Silence The Inner Critic

Silence The Inner Critic

StressedMan2

We all have a part of ourselves that we refer to as the inner critic. It is no problem to some people and a great problem to others. Thoughts pop in to our heads that criticise us and we react accordingly.

Sometimes our inner critic pipes up and says something to us like “You are completely and utterly useless!” or poses the same thing as a question “Why are you so utterly useless?”

Our natural response to the inner critic coming up with a pointed question like that is to start feeling bad and just take it at face value and potentially start on that downward spiral.

If you need a tip to silence your inner critic then there’s some simple help at hand from an ancient Greek, Socrates.

I have met people who don’t take any notice and it’s not a problem. Lucky them.

For others the issue is taken more personally. I have met people who basically have a stand up row with the inner critic for doing that. They get nothing but raise the level of stress hormones in their blood stream. Others take it so personally that they take it to heart and start feeling ill.

What if we adopt a different posture here. You may not realise it but these thoughts are not true. There may be a grain of truth there (you may have done something wrong once) but usually it’s the complete opposite of the truth. So why not go the Socrates route which on the way shows that we are actually OK.

Here’s an example.

Inner Critic: Why do you always get it wrong.

Me: Is there a rational point to that question

Inner critic: You should feel bad right now and you really deserve it.

Me: I’m not sure that I always get it wrong, are you sure it’s 100% of the time.

Inner critic: You’re useless and you always get it wrong.

Me: Can you prove that, where’s your evidence for that

Inner critic: Hang gliding, snow boarding, growing chillies!

Me: Is that it or are there more examples

Inner critic: There’s lots more examples but I can’t think of them just now.

Me: I can think of loads of times I got things right.

Inner critic: Go on then you useless piece of … show me.

Me: I remember teaching the dog to sit. I remember going fishing and not only catching a fish but having a good time. I remember looking in to the eyes of my daughter when she was born and that was incredibly right. I remember watching the midnight sun in Lapland and that is so right. I remember helping a neighbour with her laptop. I remember learning to do hypnosis. I remember so many things that worked so well.

Inner critic: Well you’re still useless.

Me: I don’t think so. I know that I’m not perfect. I know that I’m OK.

Inner critic: silence…

So what happened here?

I didn’t have a stand up row. I asked what the rationale behind the question was and for proof to back up the assertion that came with the question.

In going through that process I actually realised internally that the inner critic was wrong and that I’m not useless. I brought to mind so many memories about when I got it right, I admitted that I wasn’t perfect, which is true because I don’t always get it right, but accepted that not being perfect is actually OK.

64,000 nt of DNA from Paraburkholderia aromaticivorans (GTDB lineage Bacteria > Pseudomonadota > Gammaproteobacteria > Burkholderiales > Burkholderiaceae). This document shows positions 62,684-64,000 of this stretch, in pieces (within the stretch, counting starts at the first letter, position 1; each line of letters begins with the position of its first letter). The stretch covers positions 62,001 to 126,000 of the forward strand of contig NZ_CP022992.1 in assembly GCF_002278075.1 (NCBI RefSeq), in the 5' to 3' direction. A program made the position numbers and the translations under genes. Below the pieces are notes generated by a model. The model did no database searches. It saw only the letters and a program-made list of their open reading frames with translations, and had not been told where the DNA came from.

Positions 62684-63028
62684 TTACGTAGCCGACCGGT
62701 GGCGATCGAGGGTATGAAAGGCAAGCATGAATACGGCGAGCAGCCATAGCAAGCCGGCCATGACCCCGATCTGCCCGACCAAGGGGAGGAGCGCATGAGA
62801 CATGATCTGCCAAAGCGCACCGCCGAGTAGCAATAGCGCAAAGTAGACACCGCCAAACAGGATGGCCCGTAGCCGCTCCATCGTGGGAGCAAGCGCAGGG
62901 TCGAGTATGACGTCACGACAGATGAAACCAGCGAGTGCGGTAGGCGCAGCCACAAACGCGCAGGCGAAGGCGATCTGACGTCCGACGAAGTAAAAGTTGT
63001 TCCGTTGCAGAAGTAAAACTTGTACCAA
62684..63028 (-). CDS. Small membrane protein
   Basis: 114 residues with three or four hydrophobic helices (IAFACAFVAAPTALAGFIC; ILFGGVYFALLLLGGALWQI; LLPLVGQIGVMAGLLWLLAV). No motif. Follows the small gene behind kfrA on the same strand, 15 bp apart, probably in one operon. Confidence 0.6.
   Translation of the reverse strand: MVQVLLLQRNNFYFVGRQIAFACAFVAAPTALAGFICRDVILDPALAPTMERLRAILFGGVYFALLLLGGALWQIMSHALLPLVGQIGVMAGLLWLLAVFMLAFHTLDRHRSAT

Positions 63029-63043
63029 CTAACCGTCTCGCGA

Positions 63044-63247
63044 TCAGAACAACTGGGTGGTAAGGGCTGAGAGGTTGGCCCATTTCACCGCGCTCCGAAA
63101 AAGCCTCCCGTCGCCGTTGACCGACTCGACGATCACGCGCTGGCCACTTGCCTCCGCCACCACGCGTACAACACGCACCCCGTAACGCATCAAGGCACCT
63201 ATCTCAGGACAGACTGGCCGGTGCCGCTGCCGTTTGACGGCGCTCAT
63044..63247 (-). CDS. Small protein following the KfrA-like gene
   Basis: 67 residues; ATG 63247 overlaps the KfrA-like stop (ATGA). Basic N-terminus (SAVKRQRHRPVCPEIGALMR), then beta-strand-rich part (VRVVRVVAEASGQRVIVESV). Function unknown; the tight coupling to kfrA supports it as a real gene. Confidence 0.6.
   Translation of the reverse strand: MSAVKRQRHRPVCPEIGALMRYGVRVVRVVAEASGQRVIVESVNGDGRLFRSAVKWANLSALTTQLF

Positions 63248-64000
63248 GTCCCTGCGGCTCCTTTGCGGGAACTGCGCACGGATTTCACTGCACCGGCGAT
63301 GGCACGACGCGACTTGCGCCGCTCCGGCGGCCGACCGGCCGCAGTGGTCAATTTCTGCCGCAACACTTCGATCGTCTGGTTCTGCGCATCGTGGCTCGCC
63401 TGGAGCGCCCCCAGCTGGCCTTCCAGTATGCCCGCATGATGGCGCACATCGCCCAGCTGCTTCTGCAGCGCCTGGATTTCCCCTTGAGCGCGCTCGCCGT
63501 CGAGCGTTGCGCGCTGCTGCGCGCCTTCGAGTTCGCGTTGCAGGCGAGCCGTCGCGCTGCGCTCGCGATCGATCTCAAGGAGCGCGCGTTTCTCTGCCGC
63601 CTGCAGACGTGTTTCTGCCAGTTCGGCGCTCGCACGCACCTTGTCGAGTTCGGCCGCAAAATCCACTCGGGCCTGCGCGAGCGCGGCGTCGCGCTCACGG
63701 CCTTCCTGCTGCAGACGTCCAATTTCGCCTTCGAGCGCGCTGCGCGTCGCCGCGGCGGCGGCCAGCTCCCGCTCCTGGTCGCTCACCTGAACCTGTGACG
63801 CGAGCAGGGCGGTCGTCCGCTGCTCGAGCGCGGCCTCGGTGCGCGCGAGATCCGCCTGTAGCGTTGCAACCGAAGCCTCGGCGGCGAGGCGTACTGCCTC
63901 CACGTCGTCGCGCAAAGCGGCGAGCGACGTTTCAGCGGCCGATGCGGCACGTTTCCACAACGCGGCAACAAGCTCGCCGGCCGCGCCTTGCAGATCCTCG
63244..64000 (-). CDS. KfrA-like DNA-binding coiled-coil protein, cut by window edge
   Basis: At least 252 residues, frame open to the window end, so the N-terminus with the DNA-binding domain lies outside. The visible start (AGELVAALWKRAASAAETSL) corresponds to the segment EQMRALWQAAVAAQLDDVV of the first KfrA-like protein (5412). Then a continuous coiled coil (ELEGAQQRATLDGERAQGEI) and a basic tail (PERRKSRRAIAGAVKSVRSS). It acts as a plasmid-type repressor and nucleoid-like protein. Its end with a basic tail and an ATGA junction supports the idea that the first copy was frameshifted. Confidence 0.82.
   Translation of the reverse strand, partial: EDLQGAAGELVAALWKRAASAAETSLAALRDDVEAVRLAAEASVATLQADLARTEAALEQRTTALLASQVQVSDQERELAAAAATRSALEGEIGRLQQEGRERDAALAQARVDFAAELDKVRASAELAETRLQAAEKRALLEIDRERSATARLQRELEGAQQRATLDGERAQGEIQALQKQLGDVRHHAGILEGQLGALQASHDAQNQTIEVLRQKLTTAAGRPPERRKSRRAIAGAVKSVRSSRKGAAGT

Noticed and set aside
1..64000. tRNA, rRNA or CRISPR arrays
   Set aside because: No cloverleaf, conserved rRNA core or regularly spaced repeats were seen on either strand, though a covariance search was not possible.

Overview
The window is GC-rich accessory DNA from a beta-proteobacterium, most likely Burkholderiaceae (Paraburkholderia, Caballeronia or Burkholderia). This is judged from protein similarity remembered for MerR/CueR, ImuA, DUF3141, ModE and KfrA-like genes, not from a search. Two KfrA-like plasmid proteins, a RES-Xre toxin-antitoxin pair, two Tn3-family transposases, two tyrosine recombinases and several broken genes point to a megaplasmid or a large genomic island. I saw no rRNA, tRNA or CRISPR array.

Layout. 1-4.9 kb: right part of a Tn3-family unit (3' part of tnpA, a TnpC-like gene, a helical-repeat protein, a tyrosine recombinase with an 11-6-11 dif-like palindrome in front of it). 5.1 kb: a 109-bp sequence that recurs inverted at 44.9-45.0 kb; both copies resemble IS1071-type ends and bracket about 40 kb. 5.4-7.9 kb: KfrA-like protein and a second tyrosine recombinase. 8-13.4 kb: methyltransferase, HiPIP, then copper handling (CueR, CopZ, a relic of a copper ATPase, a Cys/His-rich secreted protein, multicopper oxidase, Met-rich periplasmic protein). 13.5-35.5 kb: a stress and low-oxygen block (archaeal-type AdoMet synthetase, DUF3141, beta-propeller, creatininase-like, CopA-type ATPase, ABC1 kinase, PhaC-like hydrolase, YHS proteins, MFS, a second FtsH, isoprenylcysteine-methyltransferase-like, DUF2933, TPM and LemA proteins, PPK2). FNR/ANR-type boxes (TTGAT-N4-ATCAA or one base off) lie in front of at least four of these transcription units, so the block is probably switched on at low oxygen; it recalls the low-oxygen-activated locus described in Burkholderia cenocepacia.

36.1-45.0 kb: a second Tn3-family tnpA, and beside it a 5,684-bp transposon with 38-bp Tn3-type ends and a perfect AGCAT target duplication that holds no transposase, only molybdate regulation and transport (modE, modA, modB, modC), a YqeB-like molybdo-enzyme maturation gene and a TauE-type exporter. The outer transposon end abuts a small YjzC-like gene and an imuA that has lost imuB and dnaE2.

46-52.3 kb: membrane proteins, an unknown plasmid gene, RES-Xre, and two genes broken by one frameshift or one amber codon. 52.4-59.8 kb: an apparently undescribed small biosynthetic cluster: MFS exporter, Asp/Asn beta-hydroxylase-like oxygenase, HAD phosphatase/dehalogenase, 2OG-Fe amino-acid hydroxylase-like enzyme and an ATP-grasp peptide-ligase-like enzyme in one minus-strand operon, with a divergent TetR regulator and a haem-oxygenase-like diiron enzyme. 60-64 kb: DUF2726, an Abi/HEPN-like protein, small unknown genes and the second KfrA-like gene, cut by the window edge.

I think you probably see how this goes but if you need some help, here’s a set of questions you could ask. But I’m sure that you can see that instead of feeling bad about that snap judgement of your inner critic you can actually turn it round by asking honest simple questions in search of the truth.

It can be time consuming at first but the range of accusations and invalid conclusions that the inner critic comes up with is actually quite limited and once you get the hang of not curling in to a ball and feeling bad you can actually turn it around and make your self feel good about yourself.

This method was used by the ancient Greeks like Socrates when trying to get to the truth of a matter. Hence the name Socratic questioning.

Here are some questions that may help get to the heart of thoughts, attitudes and internal questions:

  1. What reason is there to believe that?
  2. Is there a point to the question?
  3. How rational is that?
  4. Is that 100% true? and how do you know it’s not 0% true?
  5. What evidence is there to support that thought?
  6. What’s the consequence of believing that?
  7. Where is this thought or attitude getting you?
  8. Are you confusing a thought with a fact?
  9. Would your friends and colleagues agree with that statement?
  10. Imagine yourself having 100% overcome these problemsideal future self say to you about that negative belief?
  11. Are you expecting yourself or others to be perfect
  12. Are you exaggerating the importance of this problem?
  13. Are you fortune telling with little evidence that the worst case scenario will actually happen?
  14. How do you know what people are really thinking?
  15. Are you concentrating on your own (or others’) weaknesses and neglecting strengths?
  16. If a friend made a similar mistake, would you be so critical?
  17. Are you placing unrealistic rules on yourself or others?
  18. Are you blaming yourself or others unfairly?
  19. Are there any exceptions to that?
  20. Are you placing unrealistic rules on yourself or others?

Your inner advocate can use all of these to challenge the inner critic. Eventually the inner critic gets the message and stops doing it. After all it’s part of you and you are a learning machine.

 

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